TASB compensation consultants Erin Kolecki and Amy Campbell presented the report looking at district compensation to the board in a March 24 meeting.
Kolecki said the report includes a market pay review comparing common jobs in the district with like common jobs in nearby districts. The goal of the review is to get the district as close to market average pay rate as possible by offering three recommendations for guidance on employee pay, she said.
“We were looking for internal equity issues as well as external equity issues making sure employees are paid appropriately for the value of that job,” Kolecki said.
GISD was compared to 15 other area districts including Austin, Round Rock and Leander ISDs.
The report found that in the 2018-19 school year, GISD was nearly on par with median local market salaries particularly in its starting pay and at the 10-year and 15-year experience marks. The district fell below the median local market median at the 20-year experience by about $1,000, the report shows.
But in the 2019-20 school year, GISD fell below the median local market salaries across all experience levels for teachers, the report found.
The report found the starting teacher salary was $1,300 less than the local market median, about $1,600 less for those with five years of experience, about $1,000 less for those with 10 and 15 years of experience, and nearly $2,000 less than those with 20 years or more of experience.
Kolecki said this was likely due to the implementation of House Bill 3, which gave school districts funding and required at least one-third go toward staff salary increases. While GISD gave a 5% pay raise at the midpoint to teachers which amounted to 74.58% of the overall $5.9 million allotment it received from the bill, it was a lower percentage than what was given in other area districts.
By comparison, Austin ISD gave a 6.8% increase, Round Rock ISD gave an 8% increase and Leader ISD gave a 7.7%, the report showed. GISD has 12,100 students, while AISD has 79,360 students; RRISD has 51,186 students; and LISD has 40,670 students, it said.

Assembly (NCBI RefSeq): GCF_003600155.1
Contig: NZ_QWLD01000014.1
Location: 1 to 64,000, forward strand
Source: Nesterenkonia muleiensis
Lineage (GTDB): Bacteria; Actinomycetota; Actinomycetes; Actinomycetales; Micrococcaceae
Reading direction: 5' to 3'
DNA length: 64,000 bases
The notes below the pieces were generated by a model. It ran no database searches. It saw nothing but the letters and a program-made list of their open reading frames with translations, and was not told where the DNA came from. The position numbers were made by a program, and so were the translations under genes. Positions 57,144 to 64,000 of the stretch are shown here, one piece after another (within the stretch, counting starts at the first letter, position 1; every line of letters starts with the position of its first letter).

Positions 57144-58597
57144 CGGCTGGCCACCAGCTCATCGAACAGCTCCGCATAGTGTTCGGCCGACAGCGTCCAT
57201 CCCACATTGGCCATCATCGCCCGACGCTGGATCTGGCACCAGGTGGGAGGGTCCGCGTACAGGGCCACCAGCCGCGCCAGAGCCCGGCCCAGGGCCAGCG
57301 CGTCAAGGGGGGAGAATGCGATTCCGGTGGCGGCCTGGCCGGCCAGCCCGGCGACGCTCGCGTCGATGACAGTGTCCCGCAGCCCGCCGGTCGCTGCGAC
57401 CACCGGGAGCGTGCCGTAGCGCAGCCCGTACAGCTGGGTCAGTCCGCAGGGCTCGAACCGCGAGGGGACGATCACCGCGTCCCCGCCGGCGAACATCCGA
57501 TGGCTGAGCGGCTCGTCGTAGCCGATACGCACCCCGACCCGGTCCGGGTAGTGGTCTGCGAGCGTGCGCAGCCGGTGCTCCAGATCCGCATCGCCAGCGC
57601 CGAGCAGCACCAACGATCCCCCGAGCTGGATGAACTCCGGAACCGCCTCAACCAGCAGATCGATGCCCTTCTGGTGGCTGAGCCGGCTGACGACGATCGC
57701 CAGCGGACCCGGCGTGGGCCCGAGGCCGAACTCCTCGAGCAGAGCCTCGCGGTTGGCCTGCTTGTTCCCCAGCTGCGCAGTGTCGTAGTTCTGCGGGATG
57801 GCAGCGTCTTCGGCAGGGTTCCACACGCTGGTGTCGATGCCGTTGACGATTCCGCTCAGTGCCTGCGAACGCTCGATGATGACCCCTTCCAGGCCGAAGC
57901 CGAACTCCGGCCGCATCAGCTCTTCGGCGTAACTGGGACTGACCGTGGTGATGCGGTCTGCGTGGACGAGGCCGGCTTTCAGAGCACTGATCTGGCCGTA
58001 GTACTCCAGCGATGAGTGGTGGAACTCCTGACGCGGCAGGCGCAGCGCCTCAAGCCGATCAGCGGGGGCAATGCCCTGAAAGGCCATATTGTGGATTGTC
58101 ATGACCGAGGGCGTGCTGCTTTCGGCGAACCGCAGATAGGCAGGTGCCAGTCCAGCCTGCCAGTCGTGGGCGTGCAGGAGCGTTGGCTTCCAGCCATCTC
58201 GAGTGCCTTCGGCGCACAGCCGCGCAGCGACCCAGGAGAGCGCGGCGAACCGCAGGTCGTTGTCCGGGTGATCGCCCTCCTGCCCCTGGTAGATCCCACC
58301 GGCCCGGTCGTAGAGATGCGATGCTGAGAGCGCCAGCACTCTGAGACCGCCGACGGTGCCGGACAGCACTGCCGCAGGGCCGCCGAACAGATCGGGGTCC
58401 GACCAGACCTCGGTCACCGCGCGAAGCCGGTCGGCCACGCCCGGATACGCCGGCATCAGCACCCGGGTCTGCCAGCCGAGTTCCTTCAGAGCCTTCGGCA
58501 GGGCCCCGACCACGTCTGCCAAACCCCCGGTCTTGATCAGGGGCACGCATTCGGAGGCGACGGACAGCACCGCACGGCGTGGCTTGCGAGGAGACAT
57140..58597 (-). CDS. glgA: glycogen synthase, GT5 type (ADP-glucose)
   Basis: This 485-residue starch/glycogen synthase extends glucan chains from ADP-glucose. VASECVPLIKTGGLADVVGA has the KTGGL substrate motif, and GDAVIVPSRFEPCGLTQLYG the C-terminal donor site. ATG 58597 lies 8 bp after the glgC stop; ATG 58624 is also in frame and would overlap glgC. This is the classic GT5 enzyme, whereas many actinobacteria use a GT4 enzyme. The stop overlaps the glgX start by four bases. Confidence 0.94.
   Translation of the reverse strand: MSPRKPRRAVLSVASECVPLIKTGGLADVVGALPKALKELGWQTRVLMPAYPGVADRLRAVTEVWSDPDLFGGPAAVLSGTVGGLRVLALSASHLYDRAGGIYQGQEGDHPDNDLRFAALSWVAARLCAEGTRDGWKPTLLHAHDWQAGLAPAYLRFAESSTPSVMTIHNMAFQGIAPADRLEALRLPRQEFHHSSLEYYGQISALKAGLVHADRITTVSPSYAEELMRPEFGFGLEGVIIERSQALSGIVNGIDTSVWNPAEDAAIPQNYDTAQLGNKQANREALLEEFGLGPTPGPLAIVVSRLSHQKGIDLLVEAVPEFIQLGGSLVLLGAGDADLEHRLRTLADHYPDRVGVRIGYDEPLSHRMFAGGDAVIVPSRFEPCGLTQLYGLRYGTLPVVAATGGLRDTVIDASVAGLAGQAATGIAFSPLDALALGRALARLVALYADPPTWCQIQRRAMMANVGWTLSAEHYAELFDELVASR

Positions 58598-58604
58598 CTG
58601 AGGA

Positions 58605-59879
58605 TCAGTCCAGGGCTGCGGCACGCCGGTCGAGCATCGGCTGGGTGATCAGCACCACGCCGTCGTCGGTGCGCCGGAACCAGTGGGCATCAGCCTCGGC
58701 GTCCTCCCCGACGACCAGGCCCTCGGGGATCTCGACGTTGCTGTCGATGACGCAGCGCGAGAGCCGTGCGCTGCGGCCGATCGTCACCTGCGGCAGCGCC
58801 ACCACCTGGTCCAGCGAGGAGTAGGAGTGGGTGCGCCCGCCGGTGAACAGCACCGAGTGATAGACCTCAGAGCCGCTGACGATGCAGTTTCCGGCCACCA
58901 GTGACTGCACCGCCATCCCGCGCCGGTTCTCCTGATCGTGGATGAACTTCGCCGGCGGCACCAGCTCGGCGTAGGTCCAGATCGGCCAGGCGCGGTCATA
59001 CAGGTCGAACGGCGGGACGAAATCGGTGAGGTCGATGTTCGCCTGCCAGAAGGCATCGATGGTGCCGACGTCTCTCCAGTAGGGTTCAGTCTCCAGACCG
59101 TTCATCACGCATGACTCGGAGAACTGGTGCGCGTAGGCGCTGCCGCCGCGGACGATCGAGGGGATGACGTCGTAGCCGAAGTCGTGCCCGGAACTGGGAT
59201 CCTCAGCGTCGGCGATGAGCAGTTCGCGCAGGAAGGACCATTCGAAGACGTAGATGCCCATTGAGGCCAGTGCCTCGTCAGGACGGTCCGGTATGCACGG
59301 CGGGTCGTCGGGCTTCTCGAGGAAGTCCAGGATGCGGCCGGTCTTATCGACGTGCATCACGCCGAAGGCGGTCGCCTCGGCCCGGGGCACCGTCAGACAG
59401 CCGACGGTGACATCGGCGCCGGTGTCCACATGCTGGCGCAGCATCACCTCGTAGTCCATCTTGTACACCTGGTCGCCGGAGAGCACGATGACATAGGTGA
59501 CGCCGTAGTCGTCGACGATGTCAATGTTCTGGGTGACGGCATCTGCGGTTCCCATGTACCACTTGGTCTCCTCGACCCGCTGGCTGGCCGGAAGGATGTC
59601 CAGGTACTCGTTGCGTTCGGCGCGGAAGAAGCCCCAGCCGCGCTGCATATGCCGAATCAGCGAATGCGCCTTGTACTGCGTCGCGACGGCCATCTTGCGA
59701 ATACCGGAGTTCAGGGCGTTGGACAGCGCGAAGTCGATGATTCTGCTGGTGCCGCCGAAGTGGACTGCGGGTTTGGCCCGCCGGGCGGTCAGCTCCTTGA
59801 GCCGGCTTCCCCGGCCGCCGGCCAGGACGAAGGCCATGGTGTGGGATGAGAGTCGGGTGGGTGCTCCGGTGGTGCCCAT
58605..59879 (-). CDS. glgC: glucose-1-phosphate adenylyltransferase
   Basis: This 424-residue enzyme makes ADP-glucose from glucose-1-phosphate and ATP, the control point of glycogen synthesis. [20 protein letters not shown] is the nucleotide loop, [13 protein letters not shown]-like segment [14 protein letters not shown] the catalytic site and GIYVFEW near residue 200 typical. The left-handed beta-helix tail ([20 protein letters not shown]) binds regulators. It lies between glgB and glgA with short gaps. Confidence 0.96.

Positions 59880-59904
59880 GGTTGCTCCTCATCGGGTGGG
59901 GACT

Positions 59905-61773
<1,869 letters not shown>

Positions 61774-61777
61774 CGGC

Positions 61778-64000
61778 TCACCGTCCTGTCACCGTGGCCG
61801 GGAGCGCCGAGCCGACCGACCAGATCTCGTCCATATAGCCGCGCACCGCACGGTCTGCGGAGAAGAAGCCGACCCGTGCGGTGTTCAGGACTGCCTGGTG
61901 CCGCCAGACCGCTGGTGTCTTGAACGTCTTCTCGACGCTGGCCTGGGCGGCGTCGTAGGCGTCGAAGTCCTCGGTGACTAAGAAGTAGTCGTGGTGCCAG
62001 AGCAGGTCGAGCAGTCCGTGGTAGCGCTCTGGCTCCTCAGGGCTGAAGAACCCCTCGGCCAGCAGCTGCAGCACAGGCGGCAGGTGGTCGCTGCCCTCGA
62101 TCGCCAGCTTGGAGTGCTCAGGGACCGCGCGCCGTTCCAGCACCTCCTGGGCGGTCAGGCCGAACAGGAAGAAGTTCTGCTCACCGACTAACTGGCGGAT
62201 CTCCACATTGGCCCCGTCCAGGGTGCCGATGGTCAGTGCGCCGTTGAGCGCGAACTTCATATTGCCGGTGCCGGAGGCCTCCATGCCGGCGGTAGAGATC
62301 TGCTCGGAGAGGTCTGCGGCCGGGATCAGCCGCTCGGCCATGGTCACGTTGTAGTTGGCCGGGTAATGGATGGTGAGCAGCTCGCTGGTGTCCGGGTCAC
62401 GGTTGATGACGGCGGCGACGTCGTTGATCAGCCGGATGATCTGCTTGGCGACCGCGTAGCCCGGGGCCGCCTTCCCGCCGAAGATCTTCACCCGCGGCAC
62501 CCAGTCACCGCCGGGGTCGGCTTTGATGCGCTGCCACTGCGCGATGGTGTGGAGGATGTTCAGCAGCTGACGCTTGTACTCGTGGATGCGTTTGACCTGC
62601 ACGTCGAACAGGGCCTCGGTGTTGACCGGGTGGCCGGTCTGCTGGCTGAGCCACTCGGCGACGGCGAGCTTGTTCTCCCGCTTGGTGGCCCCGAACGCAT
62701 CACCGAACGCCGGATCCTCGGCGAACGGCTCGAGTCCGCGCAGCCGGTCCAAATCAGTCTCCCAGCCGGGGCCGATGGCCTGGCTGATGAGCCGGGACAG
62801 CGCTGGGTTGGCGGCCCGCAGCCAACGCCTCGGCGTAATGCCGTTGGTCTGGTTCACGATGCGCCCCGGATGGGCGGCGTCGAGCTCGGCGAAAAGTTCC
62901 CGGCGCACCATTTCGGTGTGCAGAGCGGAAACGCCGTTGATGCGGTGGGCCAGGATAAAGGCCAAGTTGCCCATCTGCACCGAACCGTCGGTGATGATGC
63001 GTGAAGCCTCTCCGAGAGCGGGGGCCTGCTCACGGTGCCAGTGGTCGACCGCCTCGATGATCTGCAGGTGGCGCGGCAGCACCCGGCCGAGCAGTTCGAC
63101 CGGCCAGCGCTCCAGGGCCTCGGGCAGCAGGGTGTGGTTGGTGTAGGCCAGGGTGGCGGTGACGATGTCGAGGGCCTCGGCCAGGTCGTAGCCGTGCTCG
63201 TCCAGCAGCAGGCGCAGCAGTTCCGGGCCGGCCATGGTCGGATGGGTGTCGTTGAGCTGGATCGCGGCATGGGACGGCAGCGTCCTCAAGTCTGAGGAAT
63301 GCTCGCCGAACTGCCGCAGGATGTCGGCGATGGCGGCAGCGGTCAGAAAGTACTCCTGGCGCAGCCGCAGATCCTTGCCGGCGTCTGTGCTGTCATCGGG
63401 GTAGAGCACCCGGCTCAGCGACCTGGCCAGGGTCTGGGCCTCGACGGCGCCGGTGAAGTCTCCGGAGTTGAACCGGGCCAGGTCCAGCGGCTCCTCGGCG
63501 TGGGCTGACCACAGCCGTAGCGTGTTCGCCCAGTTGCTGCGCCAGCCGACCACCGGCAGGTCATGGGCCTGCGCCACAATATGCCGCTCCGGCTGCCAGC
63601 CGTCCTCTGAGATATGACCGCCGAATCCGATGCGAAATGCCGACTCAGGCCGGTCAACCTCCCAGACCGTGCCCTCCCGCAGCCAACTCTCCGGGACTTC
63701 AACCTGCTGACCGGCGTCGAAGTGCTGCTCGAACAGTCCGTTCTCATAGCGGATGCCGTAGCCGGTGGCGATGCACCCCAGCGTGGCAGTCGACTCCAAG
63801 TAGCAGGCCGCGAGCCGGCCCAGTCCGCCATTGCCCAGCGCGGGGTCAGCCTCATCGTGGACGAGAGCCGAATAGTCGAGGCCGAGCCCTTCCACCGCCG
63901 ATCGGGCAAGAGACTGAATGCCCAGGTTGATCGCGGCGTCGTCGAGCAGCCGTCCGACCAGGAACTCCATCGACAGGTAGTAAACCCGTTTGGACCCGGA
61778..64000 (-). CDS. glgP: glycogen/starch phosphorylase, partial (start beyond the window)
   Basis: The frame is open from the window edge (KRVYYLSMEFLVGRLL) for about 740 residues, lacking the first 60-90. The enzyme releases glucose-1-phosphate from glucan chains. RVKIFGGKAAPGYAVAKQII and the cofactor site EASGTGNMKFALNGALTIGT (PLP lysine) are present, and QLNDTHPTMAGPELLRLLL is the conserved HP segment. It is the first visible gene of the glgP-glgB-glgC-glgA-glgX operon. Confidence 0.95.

At the time, GISD Superintendent Fred Brent said the district’s priority was to give the maximum pay increase it could without cutting student programs and that since GISD is a smaller district than other area districts, it could not afford to offer higher raises without taking a deficit budget.
The report also found that central administration salaries were 2% above the local and state median market salaries, and 8% and 6% above the pay grade midpoint market salaries at the local and state level, respectively.
Kolecki said it is important to recognize that since central administration positions are held by a single person, job descriptions and experience vary more widely between districts and can be harder to compare.
GISD is, however, giving higher extra-duty stipends, or compensation given to staff for work provided beyond their job description, than the average market rate at $77 above market for athletics, $27 above market for performing arts and $587 above market for academics, the report found. Kolecki said TASB did not recommend lowering any stipends but to bring up others that are low.
The TASB report also offered three pay increase models recommendations for the board to consider.
The first is to offer a 2% pay increase for all jobs, which would have a $2.6 million impact on the budget. The second was to offer a 3% pay increase for all jobs, which would have a $3.45 million impact on the budget. The third was to offer a variable general pay increase with a 3.5% increase going to all teachers and auxiliary employees, a 2% increase going to all directors and a 1.25% increase going to heads of departments. The third would have a $3.77 million impact on the budget.
“These adjustments are intended to improve your market position and improve your experience differentials,” Kolecki said.
Campbell told Community Impact Newspaper the review is an optional TASB service done at the request of the board. While some districts conduct annual reviews, GISD’s last TASB compensation review was in the 2014-15 school year, Campbell said. She added that the district paid $18,500 for the review.
TASB began working on the review in January and presented its findings March 24, she said.
“Pay is always a touchy subject, and districts have limited funds, so they can’t always give compensation increases at the level they would like,” Campbell said. “Through these processes, [districts] are able to prioritize corrections to achieve their goal and have the greatest impact on employee morale and market competitiveness.”
For the full presentation, click here.